There’s too much guesswork in cancer surgery. Although a tumor is usually a different color or density than the healthy tissue around it, stray cancer cells near the tumor often blend in, so surgeons carve out an extra fraction of an inch surrounding it. But if post-op tests prove that the extracted tissue has cancer cells on its edge, another round of surgery is required. This happens frequently: About 20 percent of breast-cancer patients need a second surgery because of lingering cancer cells.
By Rena Marie PacellaPosted 12.17.2010 at 10:59 am 49 Comments
In April, President Obama urged NASA to come up with, among other things, a less expensive method than conventional rocketry for launching spacecraft. By September, the agency's engineers floated a plan that would save millions of dollars in propellant, improve astronaut safety, and allow for more frequent flights. All it will take is two miles of train track, an airplane that can fly at 10 times the speed of sound, and a jolt of electricity big enough to light a small town.
There's a long tradition of offering big cash prizes to entice talented and creative individuals to solve problems that have stymied industry and governments for decades. For example, in 1810, French cook Nicolas Appert won a 12,000-franc government prize for a food preservation method to help feed Napoleon's army. His demonstration of putting food in airtight glass jars and sterilizing them with heat led to canning techniques that are still used today. Recently, such contests have blossomed, with many geared toward particle physicists and backyard tinkerers alike.
Every December since 2004, engineers have flown to the South Pole to drill 8,000-foot-deep holes in the ice. The team lowers cables, each strung with 60 disco-ball-size light sensors, into the holes and let them freeze over. So far they have completed 79 such holes, set in a grid half a mile on each side, and plan to drill the final seven this month. The result will be the IceCube Neutrino Observatory, a cube of ice packed with 5,320 sensors looking for cosmic particles.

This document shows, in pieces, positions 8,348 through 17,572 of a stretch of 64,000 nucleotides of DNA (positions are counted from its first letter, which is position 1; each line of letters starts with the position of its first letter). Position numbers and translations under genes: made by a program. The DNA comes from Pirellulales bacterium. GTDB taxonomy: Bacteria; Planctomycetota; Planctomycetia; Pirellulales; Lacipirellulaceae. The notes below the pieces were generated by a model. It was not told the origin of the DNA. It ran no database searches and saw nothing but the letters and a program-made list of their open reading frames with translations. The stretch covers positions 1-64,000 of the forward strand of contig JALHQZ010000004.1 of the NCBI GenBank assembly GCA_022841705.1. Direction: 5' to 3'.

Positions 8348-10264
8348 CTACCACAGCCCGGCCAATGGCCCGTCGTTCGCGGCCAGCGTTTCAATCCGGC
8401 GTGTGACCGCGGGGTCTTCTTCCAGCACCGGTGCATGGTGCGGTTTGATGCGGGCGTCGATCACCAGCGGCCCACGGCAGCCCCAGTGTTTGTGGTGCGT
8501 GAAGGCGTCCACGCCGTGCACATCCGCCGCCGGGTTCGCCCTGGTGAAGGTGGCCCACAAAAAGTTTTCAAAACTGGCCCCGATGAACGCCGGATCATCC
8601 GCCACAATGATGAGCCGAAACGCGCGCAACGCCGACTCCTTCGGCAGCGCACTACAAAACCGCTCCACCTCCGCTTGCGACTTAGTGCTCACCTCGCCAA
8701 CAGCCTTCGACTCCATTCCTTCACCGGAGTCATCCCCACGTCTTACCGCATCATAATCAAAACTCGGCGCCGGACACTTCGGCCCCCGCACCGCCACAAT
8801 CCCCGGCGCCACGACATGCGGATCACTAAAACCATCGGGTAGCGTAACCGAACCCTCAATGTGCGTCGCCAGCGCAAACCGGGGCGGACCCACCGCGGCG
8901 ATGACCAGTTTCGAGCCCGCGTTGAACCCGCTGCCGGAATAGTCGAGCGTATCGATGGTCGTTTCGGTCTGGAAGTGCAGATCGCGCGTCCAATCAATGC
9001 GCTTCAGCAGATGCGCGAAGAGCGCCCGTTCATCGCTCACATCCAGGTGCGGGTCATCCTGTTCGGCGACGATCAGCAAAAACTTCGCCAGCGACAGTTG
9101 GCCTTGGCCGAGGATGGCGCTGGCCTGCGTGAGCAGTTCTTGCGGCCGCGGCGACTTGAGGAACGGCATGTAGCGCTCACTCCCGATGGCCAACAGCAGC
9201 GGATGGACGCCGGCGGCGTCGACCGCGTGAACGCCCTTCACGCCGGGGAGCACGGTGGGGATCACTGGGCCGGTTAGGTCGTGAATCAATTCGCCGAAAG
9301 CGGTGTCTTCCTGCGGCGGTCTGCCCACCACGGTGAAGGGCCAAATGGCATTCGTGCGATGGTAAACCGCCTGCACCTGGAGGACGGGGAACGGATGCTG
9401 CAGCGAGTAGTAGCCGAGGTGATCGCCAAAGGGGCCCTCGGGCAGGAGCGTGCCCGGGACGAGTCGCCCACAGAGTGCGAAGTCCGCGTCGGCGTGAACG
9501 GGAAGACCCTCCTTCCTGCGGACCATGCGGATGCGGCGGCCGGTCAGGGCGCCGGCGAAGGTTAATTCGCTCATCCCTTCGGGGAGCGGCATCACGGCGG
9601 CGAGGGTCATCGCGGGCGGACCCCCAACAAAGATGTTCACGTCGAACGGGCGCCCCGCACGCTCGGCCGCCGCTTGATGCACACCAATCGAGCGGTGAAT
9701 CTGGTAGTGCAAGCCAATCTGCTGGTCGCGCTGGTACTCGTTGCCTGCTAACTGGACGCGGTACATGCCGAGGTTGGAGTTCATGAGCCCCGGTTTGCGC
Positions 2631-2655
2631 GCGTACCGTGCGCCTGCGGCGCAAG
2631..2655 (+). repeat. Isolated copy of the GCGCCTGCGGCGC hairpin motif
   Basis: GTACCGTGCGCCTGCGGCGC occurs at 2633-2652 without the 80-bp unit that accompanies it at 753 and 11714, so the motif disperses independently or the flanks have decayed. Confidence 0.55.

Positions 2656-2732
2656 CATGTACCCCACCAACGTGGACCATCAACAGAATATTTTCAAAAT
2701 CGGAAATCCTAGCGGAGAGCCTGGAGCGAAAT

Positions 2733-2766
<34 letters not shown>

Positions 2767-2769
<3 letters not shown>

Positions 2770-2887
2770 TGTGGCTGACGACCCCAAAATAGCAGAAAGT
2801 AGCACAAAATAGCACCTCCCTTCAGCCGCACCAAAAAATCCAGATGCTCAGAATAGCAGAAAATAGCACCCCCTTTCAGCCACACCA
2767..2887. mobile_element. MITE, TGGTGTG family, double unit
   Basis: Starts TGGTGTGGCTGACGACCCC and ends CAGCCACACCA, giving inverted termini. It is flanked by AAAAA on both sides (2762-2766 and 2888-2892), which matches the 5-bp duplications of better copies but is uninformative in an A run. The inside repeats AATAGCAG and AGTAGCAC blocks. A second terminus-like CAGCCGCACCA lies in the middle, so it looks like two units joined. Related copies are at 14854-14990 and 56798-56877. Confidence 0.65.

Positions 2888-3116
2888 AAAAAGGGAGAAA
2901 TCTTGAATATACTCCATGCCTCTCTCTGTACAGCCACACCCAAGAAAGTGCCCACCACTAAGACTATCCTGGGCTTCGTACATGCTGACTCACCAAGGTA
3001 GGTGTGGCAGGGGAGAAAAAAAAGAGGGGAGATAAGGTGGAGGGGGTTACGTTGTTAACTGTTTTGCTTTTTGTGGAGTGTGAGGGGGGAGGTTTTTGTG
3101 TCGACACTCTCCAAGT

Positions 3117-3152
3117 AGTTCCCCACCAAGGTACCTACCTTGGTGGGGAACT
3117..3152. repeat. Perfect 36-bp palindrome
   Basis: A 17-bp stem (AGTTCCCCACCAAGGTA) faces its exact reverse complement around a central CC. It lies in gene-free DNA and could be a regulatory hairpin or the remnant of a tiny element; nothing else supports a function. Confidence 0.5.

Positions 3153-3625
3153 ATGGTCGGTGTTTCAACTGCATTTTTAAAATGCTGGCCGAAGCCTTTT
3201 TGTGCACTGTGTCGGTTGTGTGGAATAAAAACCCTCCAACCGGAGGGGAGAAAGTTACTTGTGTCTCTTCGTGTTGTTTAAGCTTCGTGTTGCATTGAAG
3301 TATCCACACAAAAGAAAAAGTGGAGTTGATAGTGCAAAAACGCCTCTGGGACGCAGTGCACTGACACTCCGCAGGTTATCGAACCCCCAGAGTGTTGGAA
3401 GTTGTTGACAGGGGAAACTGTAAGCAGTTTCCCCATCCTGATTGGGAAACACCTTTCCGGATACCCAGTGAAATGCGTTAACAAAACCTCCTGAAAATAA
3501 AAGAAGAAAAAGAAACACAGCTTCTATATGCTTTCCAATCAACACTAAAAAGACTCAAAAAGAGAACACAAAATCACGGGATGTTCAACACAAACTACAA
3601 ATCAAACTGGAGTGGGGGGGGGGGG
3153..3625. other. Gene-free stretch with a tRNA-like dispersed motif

By Jim ObergPosted 11.16.2010 at 4:07 pm 7 Comments
When NASA retires its fleet of space shuttles next year, the Russian Soyuz spacecraft will become the only means of transporting people to the International Space Station. American astronauts have trained part-time on Soyuz craft in Moscow since the early 1990s, but recent bureaucratic struggles and outdated equipment are taking the shine off the Russian space program, once famous for its reliability.
By Morgen PeckPosted 11.08.2010 at 12:21 pm 0 Comments
Toads. Clouds. Radon gas. Scientists have studied the movement of each of these in desperate attempts to improve earthquake detection methods by even just a few minutes. Now there’s a technology to test the radon theory for good and possibly give warning days before a quake.
As uranium in the earth decays, it emits radon gas, some of which collects in pockets underground. Some seismologists hypothesize that earth shifts imperceptibly in the days before a quake, causing fractures that puncture the pockets and release more radon. But it would take a lot of data to test the theory.
When astronauts next land on the moon, they're likely to whip up a celebratory dinner of freeze-dried macaroni and cheese. But a new self-building greenhouse could supplement that meal with a fresh salad to eat and oxygen to breathe.
What do you do with an 800-pound butter sculpture of Benjamin Franklin that’s starting to go bad? Normally, the inedible art would get tossed in a Dumpster. The organizers of the Pennsylvania Farm Show had a better idea: Donate it to science.
By Rena Marie PacellaPosted 10.22.2010 at 12:59 pm 2 Comments
In 2002, Matthew Rosen won a NASA grant to study how gravity affects the lungs. He soon found out what lung specialists already know: An MRI scanner reveals how well a lung moves air, but it only works when the patient is lying on his back. What Rosen really wanted to see is how air moves when a person is upright, so the Harvard University physicist built a scanner that can look at the lungs no matter what position the subject is in.
To perform the first scientific survey of the entire Titanic site this summer, the crew of 30 researchers needed several miles of fiber-optic cable and a phalanx of robots. Now that they’ve imaged every surface of the historic ruins, all you’ll need to view their 3-D photo-real model of the wreck is a computer.